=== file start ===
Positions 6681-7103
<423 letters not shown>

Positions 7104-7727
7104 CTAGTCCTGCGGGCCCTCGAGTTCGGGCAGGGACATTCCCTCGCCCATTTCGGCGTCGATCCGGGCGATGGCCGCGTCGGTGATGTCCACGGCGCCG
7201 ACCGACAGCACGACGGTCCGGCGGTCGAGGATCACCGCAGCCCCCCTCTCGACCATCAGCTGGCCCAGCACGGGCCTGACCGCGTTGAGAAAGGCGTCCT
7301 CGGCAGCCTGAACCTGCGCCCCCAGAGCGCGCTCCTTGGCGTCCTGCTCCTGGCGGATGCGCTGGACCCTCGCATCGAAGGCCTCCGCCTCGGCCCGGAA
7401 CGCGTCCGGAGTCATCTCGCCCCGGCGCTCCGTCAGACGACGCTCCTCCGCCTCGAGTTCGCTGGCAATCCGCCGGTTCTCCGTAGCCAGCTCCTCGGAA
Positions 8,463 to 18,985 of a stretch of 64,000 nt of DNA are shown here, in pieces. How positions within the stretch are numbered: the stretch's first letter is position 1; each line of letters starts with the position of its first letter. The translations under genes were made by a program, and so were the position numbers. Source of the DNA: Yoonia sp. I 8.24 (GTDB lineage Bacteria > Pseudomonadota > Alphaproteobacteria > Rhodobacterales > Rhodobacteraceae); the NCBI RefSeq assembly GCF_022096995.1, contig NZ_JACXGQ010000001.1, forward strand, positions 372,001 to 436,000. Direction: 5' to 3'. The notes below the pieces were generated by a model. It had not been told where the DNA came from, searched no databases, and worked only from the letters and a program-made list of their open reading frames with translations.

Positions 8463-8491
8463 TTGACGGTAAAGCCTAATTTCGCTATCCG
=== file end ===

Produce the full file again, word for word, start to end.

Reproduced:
Positions 6681-7103
<423 letters not shown>

Positions 7104-7727
7104 CTAGTCCTGCGGGCCCTCGAGTTCGGGCAGGGACATTCCCTCGCCCATTTCGGCGTCGATCCGGGCGATGGCCGCGTCGGTGATGTCCACGGCGCCG
7201 ACCGACAGCACGACGGTCCGGCGGTCGAGGATCACCGCAGCCCCCCTCTCGACCATCAGCTGGCCCAGCACGGGCCTGACCGCGTTGAGAAAGGCGTCCT
7301 CGGCAGCCTGAACCTGCGCCCCCAGAGCGCGCTCCTTGGCGTCCTGCTCCTGGCGGATGCGCTGGACCCTCGCATCGAAGGCCTCCGCCTCGGCCCGGAA
7401 CGCGTCCGGAGTCATCTCGCCCCGGCGCTCCGTCAGACGACGCTCCTCCGCCTCGAGTTCGCTGGCAATCCGCCGGTTCTCCGTAGCCAGCTCCTCGGAA
Positions 8,463 to 18,985 of a stretch of 64,000 nt of DNA are shown here, in pieces. How positions within the stretch are numbered: the stretch's first letter is position 1; each line of letters starts with the position of its first letter. The translations under genes were made by a program, and so were the position numbers. Source of the DNA: Yoonia sp. I 8.24 (GTDB lineage Bacteria > Pseudomonadota > Alphaproteobacteria > Rhodobacterales > Rhodobacteraceae); the NCBI RefSeq assembly GCF_022096995.1, contig NZ_JACXGQ010000001.1, forward strand, positions 372,001 to 436,000. Direction: 5' to 3'. The notes below the pieces were generated by a model. It had not been told where the DNA came from, searched no databases, and worked only from the letters and a program-made list of their open reading frames with translations.

Positions 8463-8491
8463 TTGACGGTAAAGCCTAATTTCGCTATCCG